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Woman who underwent surgery and froze eggs in ‘complete shock’ after being wrongly diagnosed with cancer | UK News


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A woman was left in “complete shock” after living with cancer for two years only to learn she had been wrongly diagnosed.

Megan Royle was misdiagnosed with skin cancer in 2019.

The theatrical make-up artist from East Yorkshire underwent nine cycles of treatment, endured surgery and froze her eggs before the error in the diagnosis was discovered.

She first reported that a mole on her upper arm had increased in size, become itchy and scabbed, so she was referred for a dermatology review at Chelsea and Westminster Hospital by her GP in 2019.

A biopsy was carried out and reviewed and Ms Royle, then aged 29, was told melanoma – a type of skin cancer – had been identified.

After the detection, she was referred to the specialist cancer unit at the Royal Marsden Hospital. Her biopsy was reviewed and, again, melanoma was confirmed.

She proceeded with surgery – a 2cm wide excision of tissue to remove what was thought to be the cancer.

Megan Royle's arms after surgeons operated, believing she had skin cancer
Ms Royle’s arms after surgeons operated, believing she had skin cancer

She also underwent egg freezing – a method of preserving a woman’s fertility to have children at a later stage – as she was told immunotherapy treatment she received could affect her fertility.

She had nine treatment cycles up to May 2021, and after being told there was no sign of the disease, she moved up north as the COVID lockdown had impacted her theatre career.

It was only then a new hospital trust reviewed her records and scans, pointing out the error in her diagnosis.

The 33-year-old took her case to Hudgell Solicitors, which specialises in medical negligence, and won an out of court settlement with the Royal Marsden NHS Foundation Trust, and Imperial College Healthcare NHS Foundation Trust, which runs the pathology service used by Chelsea and Westminster Hospital.

Frustration and anger’

Ms Royle said she felt “complete shock” after the news was revealed and confessed she hadn’t “been in a good place for some time” afterwards.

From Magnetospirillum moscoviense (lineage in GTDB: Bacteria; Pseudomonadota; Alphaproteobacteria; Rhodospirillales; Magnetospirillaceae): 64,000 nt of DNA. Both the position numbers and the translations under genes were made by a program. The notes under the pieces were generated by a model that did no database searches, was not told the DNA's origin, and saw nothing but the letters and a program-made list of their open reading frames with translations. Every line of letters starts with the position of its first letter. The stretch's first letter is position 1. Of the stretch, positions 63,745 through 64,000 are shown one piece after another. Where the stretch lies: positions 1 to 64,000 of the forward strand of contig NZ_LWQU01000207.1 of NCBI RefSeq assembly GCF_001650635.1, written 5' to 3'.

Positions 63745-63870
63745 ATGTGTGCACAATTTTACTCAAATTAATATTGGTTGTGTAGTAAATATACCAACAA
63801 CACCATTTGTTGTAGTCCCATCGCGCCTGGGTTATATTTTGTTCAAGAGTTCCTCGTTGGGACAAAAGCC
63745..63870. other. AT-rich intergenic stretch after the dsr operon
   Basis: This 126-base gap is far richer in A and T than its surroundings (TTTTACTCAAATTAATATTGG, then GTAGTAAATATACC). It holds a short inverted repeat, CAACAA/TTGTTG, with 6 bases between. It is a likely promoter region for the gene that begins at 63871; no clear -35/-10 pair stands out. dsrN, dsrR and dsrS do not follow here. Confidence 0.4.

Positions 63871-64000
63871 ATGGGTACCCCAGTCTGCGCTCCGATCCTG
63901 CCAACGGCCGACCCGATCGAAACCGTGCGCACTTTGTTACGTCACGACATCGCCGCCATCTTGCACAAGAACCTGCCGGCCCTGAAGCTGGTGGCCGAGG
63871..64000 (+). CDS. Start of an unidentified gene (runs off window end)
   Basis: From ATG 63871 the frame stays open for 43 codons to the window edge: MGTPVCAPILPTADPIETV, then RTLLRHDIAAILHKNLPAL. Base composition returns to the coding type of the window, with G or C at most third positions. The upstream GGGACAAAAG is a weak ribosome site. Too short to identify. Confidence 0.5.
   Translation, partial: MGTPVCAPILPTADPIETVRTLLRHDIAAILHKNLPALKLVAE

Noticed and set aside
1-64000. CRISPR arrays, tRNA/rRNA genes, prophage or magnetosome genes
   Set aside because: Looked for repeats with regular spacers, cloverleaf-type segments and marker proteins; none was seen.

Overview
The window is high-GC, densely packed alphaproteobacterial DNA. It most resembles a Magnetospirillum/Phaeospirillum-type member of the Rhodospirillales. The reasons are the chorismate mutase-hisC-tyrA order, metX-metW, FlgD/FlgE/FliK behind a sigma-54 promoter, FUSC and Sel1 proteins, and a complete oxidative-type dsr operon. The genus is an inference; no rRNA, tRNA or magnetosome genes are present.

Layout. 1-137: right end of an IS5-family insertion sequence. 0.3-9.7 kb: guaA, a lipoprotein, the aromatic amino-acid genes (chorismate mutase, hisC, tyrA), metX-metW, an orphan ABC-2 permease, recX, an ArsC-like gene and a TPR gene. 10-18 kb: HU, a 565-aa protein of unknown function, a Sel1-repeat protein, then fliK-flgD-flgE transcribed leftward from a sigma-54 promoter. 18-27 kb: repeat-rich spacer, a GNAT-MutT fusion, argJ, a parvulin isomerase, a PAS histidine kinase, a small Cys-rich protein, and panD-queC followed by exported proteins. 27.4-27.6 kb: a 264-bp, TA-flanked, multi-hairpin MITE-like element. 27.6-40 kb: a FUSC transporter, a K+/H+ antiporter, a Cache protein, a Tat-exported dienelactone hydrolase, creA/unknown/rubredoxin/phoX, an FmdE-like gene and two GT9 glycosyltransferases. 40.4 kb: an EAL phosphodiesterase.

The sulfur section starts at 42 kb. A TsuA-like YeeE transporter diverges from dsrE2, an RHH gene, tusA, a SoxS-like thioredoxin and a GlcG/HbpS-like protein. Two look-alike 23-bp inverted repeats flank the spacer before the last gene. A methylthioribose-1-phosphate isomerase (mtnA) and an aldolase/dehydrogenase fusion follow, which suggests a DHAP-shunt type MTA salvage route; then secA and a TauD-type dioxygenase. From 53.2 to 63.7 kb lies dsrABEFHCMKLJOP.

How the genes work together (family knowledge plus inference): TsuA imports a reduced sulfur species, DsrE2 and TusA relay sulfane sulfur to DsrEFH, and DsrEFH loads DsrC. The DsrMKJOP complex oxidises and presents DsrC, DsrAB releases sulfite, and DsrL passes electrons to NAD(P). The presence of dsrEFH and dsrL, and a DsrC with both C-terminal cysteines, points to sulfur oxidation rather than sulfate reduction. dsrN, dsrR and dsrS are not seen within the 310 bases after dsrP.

She said: “When the doctors sat me down and told me, it took a while to sink in.

“You’d think the immediate emotion would be relief, and in some sense it was, but I’d say the greater emotions were frustration and anger.”

Megan Royle who underwent two years of cancer treatment, only to find she had been misdiagnosed and never had the disease
‘I’d say the greater emotions were frustration and anger’ Ms Royle said.

Ms Royle said she wasn’t thinking about having children at the time, but it was something she “planned for later in life” so freezing her eggs was a choice she “didn’t hesitate doing”.

Read more on Sky News:
Patient declared ‘dead’ wakes up in hospital
Most people can’t identify some symptoms of breast cancer

‘Significant psychological impact’

Associate solicitor Matthew Gascoyne said: “Megan was mistakenly diagnosed with skin cancer, something which obviously had a significant psychological impact upon her given her young age.”

He said Ms Royle “suffered from sickness” during her treatment and the psychological impact on her was “worsened” after the misdiagnosis was confirmed.

A spokesperson from The Royal Marsden NHS Foundation Trust told Sky News: “We wish to offer our sincere apologies to Megan Royle for the distress caused by her experience at our trust and we are pleased that a settlement has been agreed.”

A spokesperson for North West London Pathology, a joint pathology partnership of three NHS trusts including Imperial College Healthcare NHS Foundation Trust, said: “We are deeply sorry for the distress caused to Ms Royle and apologise unreservedly for the error made.

“While no settlement will make up for the impact this has had, we are pleased an agreement has been reached.”

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Written by: radioroxi

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